Pathology of Pretibial Myxedema
Pretibial myxedema or localized myxedema is an autoimmune manifestation of Graves' disease.
It may also occasionally occur in Hashimoto's thyroiditis.
Cases have been reported in euthyroid patients with stasis dermatitis.
Almost all cases are associated with relatively severe exophthalmos.
Smoking and chewing tobacco, are known risk factors for the development of pretibial myxedema.
Site: The lesions are located on the anterior aspect of the legs and rarely on the dorsum of the feet.
Clinical presentation: The lesions present as well circumscribed, yellowish, waxy nodules or plaques.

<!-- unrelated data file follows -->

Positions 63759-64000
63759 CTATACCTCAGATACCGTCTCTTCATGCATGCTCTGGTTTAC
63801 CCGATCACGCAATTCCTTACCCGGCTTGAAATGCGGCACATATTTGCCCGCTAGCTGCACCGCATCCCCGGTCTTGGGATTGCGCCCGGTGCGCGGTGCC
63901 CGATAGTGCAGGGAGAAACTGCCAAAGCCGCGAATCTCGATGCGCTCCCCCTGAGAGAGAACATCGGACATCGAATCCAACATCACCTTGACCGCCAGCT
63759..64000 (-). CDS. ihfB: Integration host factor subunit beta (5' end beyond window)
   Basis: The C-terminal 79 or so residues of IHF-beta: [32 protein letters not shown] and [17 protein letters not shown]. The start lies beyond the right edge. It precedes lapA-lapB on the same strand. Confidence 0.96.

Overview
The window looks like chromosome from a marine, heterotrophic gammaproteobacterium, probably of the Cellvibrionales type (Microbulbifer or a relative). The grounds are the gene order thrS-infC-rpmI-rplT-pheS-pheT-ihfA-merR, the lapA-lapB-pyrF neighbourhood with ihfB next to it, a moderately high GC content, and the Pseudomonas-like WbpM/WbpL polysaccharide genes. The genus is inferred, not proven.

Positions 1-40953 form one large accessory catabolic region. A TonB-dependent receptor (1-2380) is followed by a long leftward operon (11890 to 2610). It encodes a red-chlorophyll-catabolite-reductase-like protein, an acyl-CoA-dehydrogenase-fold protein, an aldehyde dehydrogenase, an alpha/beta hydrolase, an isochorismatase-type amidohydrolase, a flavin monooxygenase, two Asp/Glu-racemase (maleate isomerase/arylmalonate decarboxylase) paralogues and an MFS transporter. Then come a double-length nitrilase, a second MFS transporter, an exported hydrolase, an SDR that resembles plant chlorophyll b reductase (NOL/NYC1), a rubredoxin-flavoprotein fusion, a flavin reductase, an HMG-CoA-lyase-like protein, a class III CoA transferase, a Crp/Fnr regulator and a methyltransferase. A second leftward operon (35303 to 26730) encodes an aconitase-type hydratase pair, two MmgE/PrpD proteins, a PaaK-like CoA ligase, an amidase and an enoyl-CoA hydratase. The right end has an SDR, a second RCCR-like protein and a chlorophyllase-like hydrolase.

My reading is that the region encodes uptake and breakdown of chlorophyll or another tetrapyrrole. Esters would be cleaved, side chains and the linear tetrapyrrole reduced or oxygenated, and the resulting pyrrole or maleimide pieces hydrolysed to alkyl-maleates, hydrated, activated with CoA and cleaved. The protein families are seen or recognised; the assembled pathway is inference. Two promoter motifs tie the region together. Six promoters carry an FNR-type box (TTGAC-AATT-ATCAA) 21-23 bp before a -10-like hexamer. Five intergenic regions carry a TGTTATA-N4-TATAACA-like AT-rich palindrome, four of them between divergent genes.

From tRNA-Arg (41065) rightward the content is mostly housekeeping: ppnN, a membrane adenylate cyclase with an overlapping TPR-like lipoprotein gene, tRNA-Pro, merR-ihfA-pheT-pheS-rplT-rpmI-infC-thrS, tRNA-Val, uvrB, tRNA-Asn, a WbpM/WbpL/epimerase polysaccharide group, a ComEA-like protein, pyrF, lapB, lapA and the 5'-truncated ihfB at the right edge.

There is diffuse non-pitting edema.
The most severe variant, elephantiasis nostras verrucosa, is found in less than 1% of cases.
- Mucin deposits in the dermis ( mainly in the mid and lower third of the dermis).
- Wide spaced collagen bundles due to increased amount of interstitial mucin
- Mild superficial perivascular chronic inflammatory cellular infiltrate is present.
- Dermal mucin is demonstrated by alcian blue stain.
Diagnosis of Pretibial myxedema is based on signs and typical pretibial skin lesions in association with a history of Graves' hyperthyroidism and ophthalmopathy. Skin biopsy is needed for confirmation of the clinical diagnosis.
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